2.3 Dependent, Independent and Segregated Operations
2.3.1 When discussing parallel runway operations, ICAO uses three terms – dependent, independent and segregated. The terms however are not defined in relation to converging runway operations, and so the following definitions are proposed for inclusion in the IFATCA manual.
2.3.2 A dependent runway operation is when a clearance or instruction to a landing or departing aircraft is conditional (dependent) on an action of another aircraft or vehicle.
2.3.3 An independent runway operation is when a clearance or instruction to a landing or departing aircraft is not constrained by consideration of the position or cleared route of any other aircraft or vehicle.
Note 1: Independence requires that if a rejected landing, missed approach, etc is executed by one or more aircraft then there is still no constraint on the aircraft receiving the clearance or instruction.
Note 2: Independence does not have to take into account emergencies and non- compliance with clearances – which will be managed as required.
2.3.4 An avoidance procedure is to prevent aircraft collision but does not necessarily use an Air Traffic Control (ATC) separation standard.
Note: The procedure must demonstrate the required safety established by safety analysis and then be formally approved for use.
2.3.5 An example of a segregated parallel runway operation on staggered runways is that runway centre-lines are spaced at least 730m apart and that the missed approach path of a landing aircraft diverges by at least 30 degrees from the departure track of the aircraft taking off. Something similar must be implemented in relation to converging runway missed approaches.
2.3.6 A Rejected Landing Procedure (RLP) is a documented and published heading procedure used when one or more aircraft involved in the procedure are unable to land whereby the trajectory of the aircraft is guided clear of possible conflicting traffic and their wake turbulence. This procedure would normally be flown visually, however terrain clearance may be provided by the FMS as new approach technologies (ie RNP) become more commonplace. Unless alternate instructions are given by ATC, pilots are expected to execute the procedure as published and remain clear of clouds. ATC should keep the RLP track clear of other aircraft.
2.3.7 A clear distinction must be made between an RLP and the PMA of an instrument approach. In any CROPS agreement, once a participating aircraft reports “visual”, it should be agreed that the PMA procedure is cancelled and the RLP is effective as the aircraft’s clearance.
2.3.8 This provides for a level of separation when the loss of ability to communicate with aircraft occurs and controllers have no possible means of providing a landing clearance or alternative instructions. Examples are: failure of aircraft to transfer to tower frequency; radio failure in the aircraft; radio failure in the Tower; or an open microphone blocking the frequency.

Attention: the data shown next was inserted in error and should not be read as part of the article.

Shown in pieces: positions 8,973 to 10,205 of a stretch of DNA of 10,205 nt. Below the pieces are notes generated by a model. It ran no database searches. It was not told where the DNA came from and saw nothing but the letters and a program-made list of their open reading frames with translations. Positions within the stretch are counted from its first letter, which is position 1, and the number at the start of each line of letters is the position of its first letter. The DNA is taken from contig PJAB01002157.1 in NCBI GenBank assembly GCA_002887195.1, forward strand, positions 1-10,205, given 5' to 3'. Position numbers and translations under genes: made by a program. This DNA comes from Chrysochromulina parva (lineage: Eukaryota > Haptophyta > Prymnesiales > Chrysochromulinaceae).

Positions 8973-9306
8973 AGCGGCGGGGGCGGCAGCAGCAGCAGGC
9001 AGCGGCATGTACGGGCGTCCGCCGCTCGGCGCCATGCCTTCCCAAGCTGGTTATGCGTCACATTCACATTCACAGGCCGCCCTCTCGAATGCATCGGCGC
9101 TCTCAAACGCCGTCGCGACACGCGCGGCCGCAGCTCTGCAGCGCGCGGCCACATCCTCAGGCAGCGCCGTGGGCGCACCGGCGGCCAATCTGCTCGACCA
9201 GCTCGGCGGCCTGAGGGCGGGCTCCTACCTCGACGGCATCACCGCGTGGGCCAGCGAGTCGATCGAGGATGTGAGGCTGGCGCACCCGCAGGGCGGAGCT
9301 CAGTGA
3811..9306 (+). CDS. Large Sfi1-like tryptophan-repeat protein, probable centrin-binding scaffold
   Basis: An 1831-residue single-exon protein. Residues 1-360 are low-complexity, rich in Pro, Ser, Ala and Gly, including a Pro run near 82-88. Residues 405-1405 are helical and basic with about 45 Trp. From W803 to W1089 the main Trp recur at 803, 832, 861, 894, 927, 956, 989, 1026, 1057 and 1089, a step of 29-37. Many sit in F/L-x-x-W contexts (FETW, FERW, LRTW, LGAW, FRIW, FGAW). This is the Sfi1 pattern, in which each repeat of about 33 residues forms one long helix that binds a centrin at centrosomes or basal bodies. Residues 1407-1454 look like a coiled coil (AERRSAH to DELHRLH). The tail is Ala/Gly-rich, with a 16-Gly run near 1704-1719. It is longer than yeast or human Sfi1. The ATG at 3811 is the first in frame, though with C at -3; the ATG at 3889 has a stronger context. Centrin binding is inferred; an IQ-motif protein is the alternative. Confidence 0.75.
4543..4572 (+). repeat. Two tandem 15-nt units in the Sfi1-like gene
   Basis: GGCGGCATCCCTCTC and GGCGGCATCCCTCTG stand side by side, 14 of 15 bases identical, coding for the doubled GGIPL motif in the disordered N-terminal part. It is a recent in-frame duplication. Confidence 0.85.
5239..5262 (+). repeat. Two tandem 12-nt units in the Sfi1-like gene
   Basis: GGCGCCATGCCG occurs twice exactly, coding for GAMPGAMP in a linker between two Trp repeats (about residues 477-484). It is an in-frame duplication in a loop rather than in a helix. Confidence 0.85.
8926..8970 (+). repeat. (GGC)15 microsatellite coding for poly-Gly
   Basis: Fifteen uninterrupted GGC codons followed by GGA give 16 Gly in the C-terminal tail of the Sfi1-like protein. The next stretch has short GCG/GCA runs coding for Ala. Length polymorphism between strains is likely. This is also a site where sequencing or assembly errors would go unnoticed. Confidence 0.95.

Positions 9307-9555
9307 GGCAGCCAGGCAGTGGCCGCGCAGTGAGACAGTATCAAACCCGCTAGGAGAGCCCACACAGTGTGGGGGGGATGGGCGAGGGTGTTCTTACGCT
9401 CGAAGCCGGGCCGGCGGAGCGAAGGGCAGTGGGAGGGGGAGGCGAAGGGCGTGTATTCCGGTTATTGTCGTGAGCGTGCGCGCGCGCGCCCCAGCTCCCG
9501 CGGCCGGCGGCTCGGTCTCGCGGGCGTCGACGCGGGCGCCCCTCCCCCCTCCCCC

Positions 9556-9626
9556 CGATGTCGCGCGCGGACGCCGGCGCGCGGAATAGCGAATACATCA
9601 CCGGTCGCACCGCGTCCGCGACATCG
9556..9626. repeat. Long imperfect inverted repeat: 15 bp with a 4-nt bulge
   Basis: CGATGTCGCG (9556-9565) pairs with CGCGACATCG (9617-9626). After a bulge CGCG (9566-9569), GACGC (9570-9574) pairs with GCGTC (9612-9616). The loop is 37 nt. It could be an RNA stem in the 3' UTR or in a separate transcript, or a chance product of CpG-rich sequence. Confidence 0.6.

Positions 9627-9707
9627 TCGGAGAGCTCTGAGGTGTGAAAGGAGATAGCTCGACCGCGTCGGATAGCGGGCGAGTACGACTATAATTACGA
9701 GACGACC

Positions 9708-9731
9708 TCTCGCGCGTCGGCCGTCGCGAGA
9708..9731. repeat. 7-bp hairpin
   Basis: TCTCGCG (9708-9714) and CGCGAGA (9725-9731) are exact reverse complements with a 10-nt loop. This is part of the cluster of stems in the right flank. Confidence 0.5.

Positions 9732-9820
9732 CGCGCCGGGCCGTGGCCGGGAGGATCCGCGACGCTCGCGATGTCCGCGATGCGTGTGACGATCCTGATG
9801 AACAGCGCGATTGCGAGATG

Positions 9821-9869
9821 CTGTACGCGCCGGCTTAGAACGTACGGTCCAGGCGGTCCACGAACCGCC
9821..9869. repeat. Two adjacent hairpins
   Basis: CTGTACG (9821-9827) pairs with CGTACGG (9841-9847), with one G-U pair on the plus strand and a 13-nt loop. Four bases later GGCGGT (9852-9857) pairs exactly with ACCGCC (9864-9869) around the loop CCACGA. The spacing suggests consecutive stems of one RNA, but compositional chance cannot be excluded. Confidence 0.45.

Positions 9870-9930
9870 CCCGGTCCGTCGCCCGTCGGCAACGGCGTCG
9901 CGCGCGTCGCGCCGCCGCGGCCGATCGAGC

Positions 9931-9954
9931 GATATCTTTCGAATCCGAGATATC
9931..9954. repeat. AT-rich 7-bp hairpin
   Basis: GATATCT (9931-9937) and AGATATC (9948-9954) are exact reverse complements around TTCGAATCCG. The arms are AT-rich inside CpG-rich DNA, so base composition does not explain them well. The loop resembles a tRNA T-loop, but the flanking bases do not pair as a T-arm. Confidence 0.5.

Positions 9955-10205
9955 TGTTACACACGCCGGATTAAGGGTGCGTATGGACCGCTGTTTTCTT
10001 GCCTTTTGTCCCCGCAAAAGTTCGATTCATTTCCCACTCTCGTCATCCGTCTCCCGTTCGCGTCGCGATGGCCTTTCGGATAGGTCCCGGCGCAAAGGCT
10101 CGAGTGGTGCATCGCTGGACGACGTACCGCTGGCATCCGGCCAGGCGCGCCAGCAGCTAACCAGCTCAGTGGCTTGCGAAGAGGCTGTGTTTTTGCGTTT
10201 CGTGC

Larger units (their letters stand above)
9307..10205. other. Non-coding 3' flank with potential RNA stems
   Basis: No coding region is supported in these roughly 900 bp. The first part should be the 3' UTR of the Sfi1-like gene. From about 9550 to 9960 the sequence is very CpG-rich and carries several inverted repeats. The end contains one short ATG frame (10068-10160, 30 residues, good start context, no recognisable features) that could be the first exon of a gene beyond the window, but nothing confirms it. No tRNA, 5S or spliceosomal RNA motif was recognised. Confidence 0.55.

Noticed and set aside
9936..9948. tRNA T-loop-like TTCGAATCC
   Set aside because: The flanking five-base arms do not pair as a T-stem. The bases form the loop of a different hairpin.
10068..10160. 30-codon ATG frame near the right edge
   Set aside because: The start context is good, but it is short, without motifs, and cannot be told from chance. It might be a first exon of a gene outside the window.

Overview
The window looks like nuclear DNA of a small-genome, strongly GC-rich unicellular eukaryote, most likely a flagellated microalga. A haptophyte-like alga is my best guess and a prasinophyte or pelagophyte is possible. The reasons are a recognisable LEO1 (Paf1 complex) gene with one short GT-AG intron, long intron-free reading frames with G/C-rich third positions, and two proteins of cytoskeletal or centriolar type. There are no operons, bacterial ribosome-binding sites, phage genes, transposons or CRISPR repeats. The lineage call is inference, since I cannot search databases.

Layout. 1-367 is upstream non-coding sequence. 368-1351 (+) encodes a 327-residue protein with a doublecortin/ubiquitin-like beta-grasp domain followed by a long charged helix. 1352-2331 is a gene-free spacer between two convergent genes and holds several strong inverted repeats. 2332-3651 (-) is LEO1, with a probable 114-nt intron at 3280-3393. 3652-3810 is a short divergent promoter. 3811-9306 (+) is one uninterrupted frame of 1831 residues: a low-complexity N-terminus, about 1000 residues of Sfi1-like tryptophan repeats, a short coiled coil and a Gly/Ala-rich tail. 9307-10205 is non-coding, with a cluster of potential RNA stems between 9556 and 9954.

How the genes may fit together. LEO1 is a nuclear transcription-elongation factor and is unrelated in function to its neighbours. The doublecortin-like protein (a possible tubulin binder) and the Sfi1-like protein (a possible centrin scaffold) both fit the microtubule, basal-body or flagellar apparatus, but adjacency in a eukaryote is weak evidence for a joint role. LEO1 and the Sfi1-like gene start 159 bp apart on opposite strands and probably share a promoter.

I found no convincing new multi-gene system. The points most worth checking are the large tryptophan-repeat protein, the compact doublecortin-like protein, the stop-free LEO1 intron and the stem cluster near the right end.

2.4 CROPS and controller responsibility
2.4.1 What are the obvious advantages of independent versus dependant operations? To the controller, independent procedures mean that no intervention on his or her part is required. The responsibility for separation lies with the designer of the procedure. No controller intervention means greater safety and less workload per aircraft, possibly resulting in a higher number of aircraft that may be controlled at any given time. To the airport operator and/or the ATSP, it means a higher airport capacity.
2.4.2 Dependent procedures on the other hand require controller intervention. The responsibility for separation lies with the controller, resulting in a higher workload and a reduction in capacity.
2.4.3 Avoidance Procedures will most likely include a visual separation segment at some stage. The visual separation will either be applied by the aerodrome controller, or be delegate to one of the pilots involved in the procedure.
2.5 Introduction of CROPS
2.5.1 The appropriate risk analysis should be carried out between ATSPs and Airlines utilising CROPs and this analysis shall involve pilots and controllers, which should include simulation and real-time trials utilising data from the local airport and operators intending to operate with these procedures. The local Runway Safety Team shall also be involved. This ensures safety and correct promulgation of procedures as well as ascertaining whether any aircraft performance limitations will restrict the use of the procedures. The safety assessment should also include all other operations at the aerodrome that may effect – or be affected by – CROPS; e.g. VFR lanes over the airport..
2.5.2 CROPS procedures shall detail acceptable meteorological conditions, especially relating to crosswind and downwind conditions, cloud base, visibility, and windshear, as well as runway conditions. If the procedure requires the participating aircraft to remain in VMC, the minimum ceiling required for CROPS should be at or above the minimum radar vectoring altitude, thereby not putting the aerodrome controller in a position where he or she is forced to vector aircraft into cloud below the MRVA in order to avoid collision.
2.5.3 Aircraft experiencing operational difficulties should be excluded from CROPS procedures.